There are a few steps you need to take if you want to become a Voice Artist.
If you are completely new to the world of performing and voice acting, I suggest listening to as many different styles of Voice Overs as you can. This will help you decide what styles you connect with and possibly want to pursue, but also can be a good learning tool by observing what the Voice artist is doing with their voice.
Different styles include:
Commercials - Instead of skipping the adverts when you’re watching a YouTube video or the TV, listen to the voice over and note down how they bring the words to life.
Documentary Narration - It’s very easy to find documentaries on channels such as Netflix, Amazon prime, ITVX, 4OD and so on. Listen to how the narrator immerses you in the story of the documentary and how they keep the story of the documentary moving along.
Corporate Voicemail - Voicemails are generally found on any company phone number you call. The job of the voicemail is to be inviting and welcoming to customers. Next time you have to call a company, listen to how the voicemail does this or perhaps doesn’t do this … if they don’t appeal you to, ask yourself “What is it about this voice that doesn’t make me feel very welcomed?”
Next you want to set yourself up with the correct voice recording equipment.
There are 3 different types of microphones - condenser, dynamic and shotgun. Each one brings different qualities and your choice will depend on the level and effectiveness of your sound proofing.
A quick note:
You can usually choose between XLR and USB when buying a microphone.
XLR microphones require an audio interface, but you do get better sound quality and more control of the sound levels.
If you are on a budget, a USB might be a better option as they tend to be cheaper to buy and don’t require additional equipment to run. They are still effective but you will lose some of the quality you get with an XLR.
Condenser Microphone A condenser microphone has high sensitivity and records the best quality audio in my opinion, but you will need really good sound proofing if you choose this option.
https://amzn.to/3Kowemi (My Personal Favourite!)
Dynamic Microphone Dynamic microphones are good for blocking out excess room/background noise, so if you haven’t got a completely sound proofed space, this would be a good option. However, it won’t give you as much vocal quality as the Condenser microphone.
Shotgun microphones are highly directional and pick up the sound directly in front of it and blocks out noise behind the microphone. A downside to these microphones are they are usually quite expensive and are not designed to be used in small spaces. So if you have turned your cupboard under the stairs into your voice booth, this probably won’t be the best option for you.
If you have chosen an XLR microphone, here are some Audio Interfaces to take a look at:
https://amzn.to/3XMEZtx - ££ (My Personal Favourite!)
https://amzn.to/3kgqArS - £££
Sound proofing is key to getting good quality audio. Without effective sound proofing your microphone won’t be used to it’s fullest and can end up giving you some really dodgy audio, even if you have a really expensive microphone.
Here are some different materials you can use to sound proof you space:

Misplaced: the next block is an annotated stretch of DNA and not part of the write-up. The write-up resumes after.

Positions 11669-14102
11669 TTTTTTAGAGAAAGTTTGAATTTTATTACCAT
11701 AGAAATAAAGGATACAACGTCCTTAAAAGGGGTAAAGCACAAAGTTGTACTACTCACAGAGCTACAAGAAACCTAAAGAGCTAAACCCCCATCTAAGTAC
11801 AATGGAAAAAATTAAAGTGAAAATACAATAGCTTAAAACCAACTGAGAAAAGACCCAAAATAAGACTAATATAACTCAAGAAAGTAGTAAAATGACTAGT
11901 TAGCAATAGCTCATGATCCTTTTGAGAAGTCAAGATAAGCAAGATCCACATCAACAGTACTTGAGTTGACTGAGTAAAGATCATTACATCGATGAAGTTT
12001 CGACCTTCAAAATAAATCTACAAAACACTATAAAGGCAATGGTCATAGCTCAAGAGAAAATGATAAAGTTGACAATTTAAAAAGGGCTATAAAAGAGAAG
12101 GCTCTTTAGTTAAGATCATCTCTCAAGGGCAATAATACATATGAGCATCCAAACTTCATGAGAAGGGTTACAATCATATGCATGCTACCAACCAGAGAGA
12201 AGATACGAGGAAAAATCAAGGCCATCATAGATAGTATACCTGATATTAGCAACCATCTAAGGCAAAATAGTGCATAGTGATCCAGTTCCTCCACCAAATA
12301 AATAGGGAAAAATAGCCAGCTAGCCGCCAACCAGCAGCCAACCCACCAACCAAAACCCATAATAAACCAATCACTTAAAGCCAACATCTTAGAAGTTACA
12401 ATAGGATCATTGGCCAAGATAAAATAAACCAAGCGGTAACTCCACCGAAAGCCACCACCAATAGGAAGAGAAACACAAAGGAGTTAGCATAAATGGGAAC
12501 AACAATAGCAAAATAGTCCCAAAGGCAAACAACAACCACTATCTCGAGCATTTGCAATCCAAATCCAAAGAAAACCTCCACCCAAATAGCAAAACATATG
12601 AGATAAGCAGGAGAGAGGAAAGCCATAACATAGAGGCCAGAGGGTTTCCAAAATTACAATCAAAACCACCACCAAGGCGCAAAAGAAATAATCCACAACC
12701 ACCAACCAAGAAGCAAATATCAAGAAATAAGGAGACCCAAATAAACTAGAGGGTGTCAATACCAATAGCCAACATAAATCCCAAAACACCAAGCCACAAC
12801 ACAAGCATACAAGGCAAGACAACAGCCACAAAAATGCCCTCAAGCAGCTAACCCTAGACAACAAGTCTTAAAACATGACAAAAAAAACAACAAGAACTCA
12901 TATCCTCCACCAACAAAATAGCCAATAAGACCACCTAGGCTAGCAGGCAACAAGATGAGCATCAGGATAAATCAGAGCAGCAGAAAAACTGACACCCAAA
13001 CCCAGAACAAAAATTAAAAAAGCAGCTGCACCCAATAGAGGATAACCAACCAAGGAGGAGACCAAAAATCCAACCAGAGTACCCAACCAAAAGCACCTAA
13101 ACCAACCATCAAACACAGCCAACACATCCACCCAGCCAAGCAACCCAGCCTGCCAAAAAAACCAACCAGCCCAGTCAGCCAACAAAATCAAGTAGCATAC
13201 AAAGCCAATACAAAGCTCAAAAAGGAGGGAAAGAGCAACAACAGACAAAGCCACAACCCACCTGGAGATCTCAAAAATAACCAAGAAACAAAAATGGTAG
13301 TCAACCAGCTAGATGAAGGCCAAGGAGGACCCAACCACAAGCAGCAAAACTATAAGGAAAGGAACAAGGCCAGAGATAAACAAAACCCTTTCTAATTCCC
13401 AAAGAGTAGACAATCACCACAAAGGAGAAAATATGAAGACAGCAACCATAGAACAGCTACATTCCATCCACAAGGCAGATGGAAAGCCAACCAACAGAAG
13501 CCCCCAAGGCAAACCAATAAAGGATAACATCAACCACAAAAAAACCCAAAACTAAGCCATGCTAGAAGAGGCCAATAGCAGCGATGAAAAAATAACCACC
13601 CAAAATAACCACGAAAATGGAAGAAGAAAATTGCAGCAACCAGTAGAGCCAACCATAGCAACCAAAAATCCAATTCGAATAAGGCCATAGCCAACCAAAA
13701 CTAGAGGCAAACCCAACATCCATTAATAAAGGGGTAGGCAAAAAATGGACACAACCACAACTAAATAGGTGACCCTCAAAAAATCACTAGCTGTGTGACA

Duvets are the cheapest option for sound proofing, the higher the tog, the more sound proofing you’re going to get.
Double Duvet Quilts - 13.5 Tog
Isolation Vocal Booth
If you’ve got money to invest into your voice over career, an Isolated Vocal Booth or ‘Whisper Room’ will be the best most effective option as it’s a fully soundproofed booth and designed by sound engineers.
Portable Isolation Booth
A portable isolation booth is slightly cheaper and can be set up temporarily whilst recording if you don’t have a whole lot of space.
Foam, Panels & Blankets
If you have a room spare in your house that you are turning into a vocal booth, you can use sound proofing foam, sound panels and sound absorbing blankets to achieve effective sound proofing.
Sound Proof Foam
Sound Proof Panels
Sound Absorbing Blankets
Lastly, if you’re really on a budget, a reflexion filter will do just fine whilst you are beginning your voice over career.
Lastly is the most important part - Performance!
If you are a complete beginner and haven’t got a background in acting or performing, you really want to invest some time into learning everything you can about the craft of voice acting. There are plenty of great videos on YouTube that can help you develop your inner performer, you may want to take a look at ‘Bill DeWees’ or the ‘Improve your Voice’ channel for helpful tips on performing voice over.
If you prefer to read, here are a few recommendations of mine:
The Art of Voice Acting: The Craft and Business of Performing for Voiceover by James R. Alburger - https://amzn.to/3JSX30h
Freeing the Natural Voice by Kristin Linklater - https://amzn.to/42SCV6V
Vocal Warm Ups & Exercises For Actors, Speakers & Voice Artists -https://amzn.to/3Kk5UJF
If you feel you would benefit from a more hands on approach, ‘A VO’s Journey Elite Academy’ has 4 weekly group classes on subjects such as Voice Acting, The Business of Voice Over, Sound Editing and more! They also have guests sessions with legendary voice actors such as Pat Fraley and Angela Ohlfest.
You can find out more or sign up here.
1 to 1 Online Sessions
If you find you learn better in a one to one style setting, I provide personalised sessions based your current level and the goals and outcomes you want to achieve.
To find out more information on what I can offer, click here.
Or if you would like to book a free consultation, please click here and I look forward to talking with you soon.
I hope you have enjoyed these tips and recommendations on 'How to become a Voice Artist' - as always, if you have any questions please email me on email@example.com
Coach Kat x